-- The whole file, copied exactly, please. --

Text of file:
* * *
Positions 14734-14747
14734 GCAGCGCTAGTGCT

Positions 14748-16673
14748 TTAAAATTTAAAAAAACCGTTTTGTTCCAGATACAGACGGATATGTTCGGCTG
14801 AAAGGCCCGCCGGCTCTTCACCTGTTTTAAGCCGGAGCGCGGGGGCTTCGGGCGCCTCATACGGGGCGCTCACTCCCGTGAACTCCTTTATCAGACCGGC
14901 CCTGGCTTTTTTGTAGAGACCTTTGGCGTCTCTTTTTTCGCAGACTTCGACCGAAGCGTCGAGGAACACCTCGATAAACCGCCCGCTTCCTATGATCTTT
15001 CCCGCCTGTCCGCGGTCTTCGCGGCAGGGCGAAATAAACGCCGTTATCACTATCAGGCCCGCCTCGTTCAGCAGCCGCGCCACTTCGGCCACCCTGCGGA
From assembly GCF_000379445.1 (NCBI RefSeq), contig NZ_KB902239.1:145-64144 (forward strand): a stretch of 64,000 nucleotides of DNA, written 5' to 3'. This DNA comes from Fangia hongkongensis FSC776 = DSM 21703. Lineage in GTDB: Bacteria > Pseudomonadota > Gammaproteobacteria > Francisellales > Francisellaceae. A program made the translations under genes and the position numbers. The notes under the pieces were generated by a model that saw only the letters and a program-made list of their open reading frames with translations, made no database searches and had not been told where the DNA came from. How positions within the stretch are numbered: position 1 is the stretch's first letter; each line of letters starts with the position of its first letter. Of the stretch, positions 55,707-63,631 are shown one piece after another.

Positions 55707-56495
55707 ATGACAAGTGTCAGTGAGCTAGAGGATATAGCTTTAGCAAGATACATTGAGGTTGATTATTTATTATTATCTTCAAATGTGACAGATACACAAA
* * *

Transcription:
Positions 14734-14747
14734 GCAGCGCTAGTGCT

Positions 14748-16673
14748 TTAAAATTTAAAAAAACCGTTTTGTTCCAGATACAGACGGATATGTTCGGCTG
14801 AAAGGCCCGCCGGCTCTTCACCTGTTTTAAGCCGGAGCGCGGGGGCTTCGGGCGCCTCATACGGGGCGCTCACTCCCGTGAACTCCTTTATCAGACCGGC
14901 CCTGGCTTTTTTGTAGAGACCTTTGGCGTCTCTTTTTTCGCAGACTTCGACCGAAGCGTCGAGGAACACCTCGATAAACCGCCCGCTTCCTATGATCTTT
15001 CCCGCCTGTCCGCGGTCTTCGCGGCAGGGCGAAATAAACGCCGTTATCACTATCAGGCCCGCCTCGTTCAGCAGCCGCGCCACTTCGGCCACCCTGCGGA
From assembly GCF_000379445.1 (NCBI RefSeq), contig NZ_KB902239.1:145-64144 (forward strand): a stretch of 64,000 nucleotides of DNA, written 5' to 3'. This DNA comes from Fangia hongkongensis FSC776 = DSM 21703. Lineage in GTDB: Bacteria > Pseudomonadota > Gammaproteobacteria > Francisellales > Francisellaceae. A program made the translations under genes and the position numbers. The notes under the pieces were generated by a model that saw only the letters and a program-made list of their open reading frames with translations, made no database searches and had not been told where the DNA came from. How positions within the stretch are numbered: position 1 is the stretch's first letter; each line of letters starts with the position of its first letter. Of the stretch, positions 55,707-63,631 are shown one piece after another.

Positions 55707-56495
55707 ATGACAAGTGTCAGTGAGCTAGAGGATATAGCTTTAGCAAGATACATTGAGGTTGATTATTTATTATTATCTTCAAATGTGACAGATACACAAA